Devon continued to prattle but Eva stopped paying attention. She studied the large, nearly complete summoning circle her master had been drawing. When she turned back to him, the look in her eyes brought his whining to a halt.

Far more calmly than she felt, Eva said, “You were going to summon a cerberus. Do you have three cows hidden under that trench coat or were you planning on us being its sacrificial snack?”

Devon flinched at her tone. “I was planning on dominating it, if you must know.”

“That’s even worse.” Eva pointed at the circle. “You don’t even have shackles set up. It would have eaten everyone in the alley before you could even think about dominating it.”

“I was getting to the shackles,” Devon ground out. “Let me remind you that I am the demonologist here, not you. This isn’t my first time summoning a dangerous creature.” He ignored Eva’s huff and extended his hand. “Help me up. The Elysium Sisters never work alone, others in the area would have felt her death.”

A cracking of knuckles came from behind Eva as she helped her master to his feet. “We could rend them to bits just as easily.”

“And you,” Eva whirled on the demon, “you forced a contract on me while I was under duress. We could have died out here. I should banish you, consequences be damned.”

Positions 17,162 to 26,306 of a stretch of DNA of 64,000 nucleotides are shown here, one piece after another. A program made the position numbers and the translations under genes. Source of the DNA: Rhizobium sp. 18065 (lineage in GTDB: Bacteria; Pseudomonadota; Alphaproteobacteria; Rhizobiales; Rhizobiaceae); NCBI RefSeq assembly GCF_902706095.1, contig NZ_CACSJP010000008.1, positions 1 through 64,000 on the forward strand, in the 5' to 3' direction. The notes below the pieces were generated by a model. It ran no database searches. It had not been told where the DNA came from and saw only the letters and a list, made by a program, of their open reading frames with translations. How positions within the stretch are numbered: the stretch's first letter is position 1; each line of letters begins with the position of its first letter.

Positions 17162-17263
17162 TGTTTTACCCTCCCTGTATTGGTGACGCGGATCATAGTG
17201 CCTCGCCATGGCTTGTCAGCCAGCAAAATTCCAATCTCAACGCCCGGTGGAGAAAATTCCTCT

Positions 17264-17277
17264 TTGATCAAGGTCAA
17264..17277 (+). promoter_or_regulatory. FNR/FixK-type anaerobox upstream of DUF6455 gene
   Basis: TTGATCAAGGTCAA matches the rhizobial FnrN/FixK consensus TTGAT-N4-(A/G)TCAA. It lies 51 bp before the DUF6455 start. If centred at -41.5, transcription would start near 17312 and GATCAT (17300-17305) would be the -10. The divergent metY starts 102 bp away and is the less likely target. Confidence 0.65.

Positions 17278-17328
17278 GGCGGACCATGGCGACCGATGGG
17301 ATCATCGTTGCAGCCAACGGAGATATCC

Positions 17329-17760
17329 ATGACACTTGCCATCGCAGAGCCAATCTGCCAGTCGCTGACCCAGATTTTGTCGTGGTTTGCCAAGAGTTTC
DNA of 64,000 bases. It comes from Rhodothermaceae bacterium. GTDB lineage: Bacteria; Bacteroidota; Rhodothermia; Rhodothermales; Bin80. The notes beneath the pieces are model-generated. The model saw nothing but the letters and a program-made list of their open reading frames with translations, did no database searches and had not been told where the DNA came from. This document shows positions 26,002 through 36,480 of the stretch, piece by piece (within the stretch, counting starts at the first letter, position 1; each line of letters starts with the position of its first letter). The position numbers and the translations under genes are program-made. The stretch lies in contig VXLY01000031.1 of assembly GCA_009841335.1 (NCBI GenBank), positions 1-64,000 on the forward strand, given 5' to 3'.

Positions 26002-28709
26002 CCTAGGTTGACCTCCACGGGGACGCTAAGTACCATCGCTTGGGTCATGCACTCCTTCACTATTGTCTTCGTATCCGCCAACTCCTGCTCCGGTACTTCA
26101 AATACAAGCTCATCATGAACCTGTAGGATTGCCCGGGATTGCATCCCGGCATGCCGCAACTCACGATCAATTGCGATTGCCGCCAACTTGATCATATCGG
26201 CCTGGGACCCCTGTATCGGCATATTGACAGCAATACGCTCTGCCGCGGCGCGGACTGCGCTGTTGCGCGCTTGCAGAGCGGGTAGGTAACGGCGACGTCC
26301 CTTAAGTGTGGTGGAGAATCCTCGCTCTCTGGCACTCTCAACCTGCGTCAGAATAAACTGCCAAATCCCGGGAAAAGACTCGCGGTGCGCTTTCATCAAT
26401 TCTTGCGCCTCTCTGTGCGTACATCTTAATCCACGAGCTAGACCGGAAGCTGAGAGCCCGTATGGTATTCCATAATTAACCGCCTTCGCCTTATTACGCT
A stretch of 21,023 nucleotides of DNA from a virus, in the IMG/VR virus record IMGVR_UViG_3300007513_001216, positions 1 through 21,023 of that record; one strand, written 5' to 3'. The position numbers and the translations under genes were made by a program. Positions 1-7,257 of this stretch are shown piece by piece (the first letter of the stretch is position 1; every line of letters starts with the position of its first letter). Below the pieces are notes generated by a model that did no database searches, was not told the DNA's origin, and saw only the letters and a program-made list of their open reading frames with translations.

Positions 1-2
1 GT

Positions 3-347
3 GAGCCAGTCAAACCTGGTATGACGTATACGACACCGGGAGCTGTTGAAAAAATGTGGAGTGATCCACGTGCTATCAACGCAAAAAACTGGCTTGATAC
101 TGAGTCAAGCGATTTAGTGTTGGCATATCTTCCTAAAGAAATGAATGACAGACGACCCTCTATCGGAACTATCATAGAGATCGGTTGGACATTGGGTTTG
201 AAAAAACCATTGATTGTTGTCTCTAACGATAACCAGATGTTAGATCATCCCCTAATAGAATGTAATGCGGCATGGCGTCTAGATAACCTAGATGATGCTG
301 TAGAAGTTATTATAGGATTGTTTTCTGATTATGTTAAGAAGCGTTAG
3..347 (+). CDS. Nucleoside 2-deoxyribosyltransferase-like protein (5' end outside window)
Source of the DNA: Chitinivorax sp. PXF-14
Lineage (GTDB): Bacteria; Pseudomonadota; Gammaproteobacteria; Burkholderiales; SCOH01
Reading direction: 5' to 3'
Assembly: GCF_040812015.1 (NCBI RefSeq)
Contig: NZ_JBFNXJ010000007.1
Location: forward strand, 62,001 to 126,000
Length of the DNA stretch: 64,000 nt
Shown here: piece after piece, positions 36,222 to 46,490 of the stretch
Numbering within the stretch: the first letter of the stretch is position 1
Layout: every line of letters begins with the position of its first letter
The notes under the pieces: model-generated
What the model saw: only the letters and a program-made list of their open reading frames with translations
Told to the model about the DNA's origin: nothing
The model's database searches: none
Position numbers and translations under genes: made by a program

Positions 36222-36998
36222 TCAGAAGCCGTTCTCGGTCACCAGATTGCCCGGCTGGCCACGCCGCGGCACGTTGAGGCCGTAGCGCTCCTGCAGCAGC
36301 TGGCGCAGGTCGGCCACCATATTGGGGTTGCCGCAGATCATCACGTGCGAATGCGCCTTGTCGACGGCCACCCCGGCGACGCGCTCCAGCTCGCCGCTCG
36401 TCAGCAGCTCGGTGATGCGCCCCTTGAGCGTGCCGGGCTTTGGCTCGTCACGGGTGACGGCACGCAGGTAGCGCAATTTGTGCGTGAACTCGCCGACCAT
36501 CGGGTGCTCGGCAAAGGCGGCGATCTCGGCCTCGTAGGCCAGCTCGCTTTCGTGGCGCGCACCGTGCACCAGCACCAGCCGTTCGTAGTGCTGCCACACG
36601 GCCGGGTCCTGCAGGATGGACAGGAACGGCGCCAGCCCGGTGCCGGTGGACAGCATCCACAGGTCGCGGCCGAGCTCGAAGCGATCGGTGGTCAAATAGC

Arachne’s smile slipped into a slight frown.

“You what?” Devon exploded.

“I decided a change in employer was necessary for my life’s ambitions.” She held up her hands in a placating gesture and took a step back from the enraged demonologist. “Don’t worry. I’ll still participate in your little experiments so long as Eva is willing.”

Devon let out a loud growl and threw his hand towards the corpse of the nun. Green fire danced from his fingertips, engulfing the body. Rage spent, he let out a sigh. “I wish we could stay and collect the ashes; I’m running low. Lets get out of here.” He turned and stepped away.

Eva stepped after him with a sprinting Arachne trying to keep up behind her.

Devon threw open the door and limped to the couch, dropping the phylactery on a table on the way.

Eva followed her master into the old train station with a somber Arachne close behind her. Eva took a seat at the table well away from the phylactery and withdrew her newly acquired dagger. She began casting simple diagnostic spells, poking and prodding for any hidden traps. A light groan interrupted her efforts and drew her attention to the couch.

Devon lay unmoving, injured leg looking worse under proper lighting than it did in the dark alley. The entire leg of his pants had been burned off. Well, except for the parts that looked like it fused with his skin. A large blotch from his ankle to just under his knee had turned bright red. The skin itself was wavy and bubbly. Large boils had already begun to form on the warped skin.

Eva made a face as green pus leaked onto the couch.

“Master,” Eva called, “are you alright?”